What You Should Do Before Recycling Food Containers

Recycling is an important aspect of creating a more sustainable lifestyle, which in turn helps with creating a more sustainable world. Curbing consumption is the best form of action, but for things we can’t avoid, we can almost always reuse and recycle. However, it’s important to properly recycle things in order to avoid accidentally creating more waste. Here are some helpful tips to make it a little bit easier.

Make Sure You Know The Local Rules

Make Sure You Know The Local Rules

Jared Pobre, founder of Caldera + Lab, shared: “Recycling options will vary depending upon where you live and your local service provider. What items are okay for curbside pick-up may differ significantly from items accepted at the recycling center.” You can always find the exact rules for your area online.

He continued: “Once you know which items are recyclable in your community, you can begin to be more conscious about the items you buy and the packaging surrounding those products. Then be sure to follow through with the second step of the recycling relay and dispose of the packaging appropriately.”

Natalie Lennick, founder of Green Ablutions haircare and environmental activist, shared: “Most plastic isn’t actually recycled. While the majority of paper and glass that go in your bin are repurposed, over 90 percent of plastic is not.” She shared that things like black plastic, commonly found in takeout containers, is “almost never recyclable.”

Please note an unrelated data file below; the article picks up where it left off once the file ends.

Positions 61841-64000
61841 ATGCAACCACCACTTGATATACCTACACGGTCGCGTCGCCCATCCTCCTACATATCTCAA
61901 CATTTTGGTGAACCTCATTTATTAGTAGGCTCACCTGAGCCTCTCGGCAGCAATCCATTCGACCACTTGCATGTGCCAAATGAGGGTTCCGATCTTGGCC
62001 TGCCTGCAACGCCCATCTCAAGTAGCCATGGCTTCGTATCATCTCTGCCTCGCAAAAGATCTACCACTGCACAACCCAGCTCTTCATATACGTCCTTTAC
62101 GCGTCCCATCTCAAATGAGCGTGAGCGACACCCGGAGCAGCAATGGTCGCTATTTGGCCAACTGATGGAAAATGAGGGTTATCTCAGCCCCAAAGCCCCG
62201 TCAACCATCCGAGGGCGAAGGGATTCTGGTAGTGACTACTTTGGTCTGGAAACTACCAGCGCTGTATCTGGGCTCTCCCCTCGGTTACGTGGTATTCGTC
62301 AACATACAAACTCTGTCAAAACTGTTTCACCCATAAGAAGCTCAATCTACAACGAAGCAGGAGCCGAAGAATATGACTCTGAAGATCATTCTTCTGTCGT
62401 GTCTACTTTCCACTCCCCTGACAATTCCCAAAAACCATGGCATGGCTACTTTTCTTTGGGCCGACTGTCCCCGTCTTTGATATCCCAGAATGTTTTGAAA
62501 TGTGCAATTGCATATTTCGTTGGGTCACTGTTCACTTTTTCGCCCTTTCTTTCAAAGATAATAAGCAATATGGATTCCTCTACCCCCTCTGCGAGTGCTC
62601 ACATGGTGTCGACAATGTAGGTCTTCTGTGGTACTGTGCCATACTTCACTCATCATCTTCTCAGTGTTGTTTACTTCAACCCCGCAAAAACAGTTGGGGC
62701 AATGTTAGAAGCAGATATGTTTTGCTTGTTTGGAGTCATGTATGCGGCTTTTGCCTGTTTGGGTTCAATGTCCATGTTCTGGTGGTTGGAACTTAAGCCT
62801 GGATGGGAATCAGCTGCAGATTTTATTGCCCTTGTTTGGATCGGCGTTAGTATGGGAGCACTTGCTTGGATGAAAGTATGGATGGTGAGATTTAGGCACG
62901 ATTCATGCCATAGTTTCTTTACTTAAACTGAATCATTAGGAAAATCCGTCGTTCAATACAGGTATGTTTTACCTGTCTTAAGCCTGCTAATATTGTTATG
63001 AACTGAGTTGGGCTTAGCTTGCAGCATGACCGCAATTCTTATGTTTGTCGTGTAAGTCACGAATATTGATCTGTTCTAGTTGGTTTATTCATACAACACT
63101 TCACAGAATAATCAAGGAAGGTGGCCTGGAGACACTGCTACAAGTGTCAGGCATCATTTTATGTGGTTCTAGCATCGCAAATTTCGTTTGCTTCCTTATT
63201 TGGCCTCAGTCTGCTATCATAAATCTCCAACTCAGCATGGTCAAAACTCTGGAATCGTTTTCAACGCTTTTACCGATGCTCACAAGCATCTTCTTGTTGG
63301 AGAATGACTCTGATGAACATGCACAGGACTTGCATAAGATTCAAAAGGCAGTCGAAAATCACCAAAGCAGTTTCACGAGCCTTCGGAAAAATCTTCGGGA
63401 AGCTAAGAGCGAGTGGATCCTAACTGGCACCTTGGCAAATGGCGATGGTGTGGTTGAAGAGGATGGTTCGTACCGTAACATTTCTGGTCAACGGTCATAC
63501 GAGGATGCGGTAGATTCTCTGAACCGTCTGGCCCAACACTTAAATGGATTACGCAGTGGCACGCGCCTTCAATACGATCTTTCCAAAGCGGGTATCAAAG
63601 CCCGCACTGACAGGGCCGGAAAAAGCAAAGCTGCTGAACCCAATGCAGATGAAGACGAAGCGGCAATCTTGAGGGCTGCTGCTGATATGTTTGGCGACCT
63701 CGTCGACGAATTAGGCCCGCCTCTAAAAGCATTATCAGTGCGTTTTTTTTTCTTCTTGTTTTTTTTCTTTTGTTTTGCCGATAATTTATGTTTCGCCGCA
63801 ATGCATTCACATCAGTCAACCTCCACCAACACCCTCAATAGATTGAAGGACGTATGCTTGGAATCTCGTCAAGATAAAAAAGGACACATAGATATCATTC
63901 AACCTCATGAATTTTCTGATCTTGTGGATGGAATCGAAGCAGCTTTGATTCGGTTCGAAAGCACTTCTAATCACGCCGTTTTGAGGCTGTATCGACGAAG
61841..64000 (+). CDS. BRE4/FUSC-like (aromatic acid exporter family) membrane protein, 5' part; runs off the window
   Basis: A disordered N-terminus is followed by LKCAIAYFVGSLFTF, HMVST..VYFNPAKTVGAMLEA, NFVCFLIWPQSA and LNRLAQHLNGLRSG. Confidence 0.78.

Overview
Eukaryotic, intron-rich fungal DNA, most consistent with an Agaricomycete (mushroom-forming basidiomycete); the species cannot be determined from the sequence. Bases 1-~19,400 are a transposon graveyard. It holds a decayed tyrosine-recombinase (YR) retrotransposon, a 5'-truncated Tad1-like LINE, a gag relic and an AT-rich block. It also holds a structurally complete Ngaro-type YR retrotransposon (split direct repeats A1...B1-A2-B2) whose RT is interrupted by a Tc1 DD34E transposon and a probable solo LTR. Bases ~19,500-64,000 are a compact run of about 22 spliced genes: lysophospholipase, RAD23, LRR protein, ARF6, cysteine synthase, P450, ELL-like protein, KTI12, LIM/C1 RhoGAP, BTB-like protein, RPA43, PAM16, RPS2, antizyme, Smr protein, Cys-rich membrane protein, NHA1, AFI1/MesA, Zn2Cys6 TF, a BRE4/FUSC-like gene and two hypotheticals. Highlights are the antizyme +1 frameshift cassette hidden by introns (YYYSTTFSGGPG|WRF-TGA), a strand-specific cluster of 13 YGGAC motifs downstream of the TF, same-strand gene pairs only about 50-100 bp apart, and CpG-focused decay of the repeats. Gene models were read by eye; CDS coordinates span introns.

Try To Reduce As Much As You Can

Try To Reduce As Much As You Can

Lennick continued: “Recycled plastics have a lower integrity than their virgin counterparts. Each time plastic is recycled it reduces the quality of the resulting material. After one or two trips through this process the material is useless. This is why you don’t see a shampoo bottle becoming another shampoo bottle. Instead, it might become building materials like decking or a park bench.”

If you know that the item can be recycled, make sure that it is in top condition for recycling. That means washing them thoroughly and letting them dry completely.

Lennick says: “Materials that are sent for recycling should be clean and dry. Your provider may have other specific requirements regarding removal of lids or separation of materials that can aid in the recycling process.” Items that are soaked can damage items like cardboard and paper, rendering them un-recyclable.

Her best word of advice? Use only what you need. She says: “Minimize the amount of packaging you bring into your home so you’ll have less waste to worry about.” Request your takeout place to skip plastic cutlery, napkins, and anything else that you don’t need. Every little substitution makes a difference.

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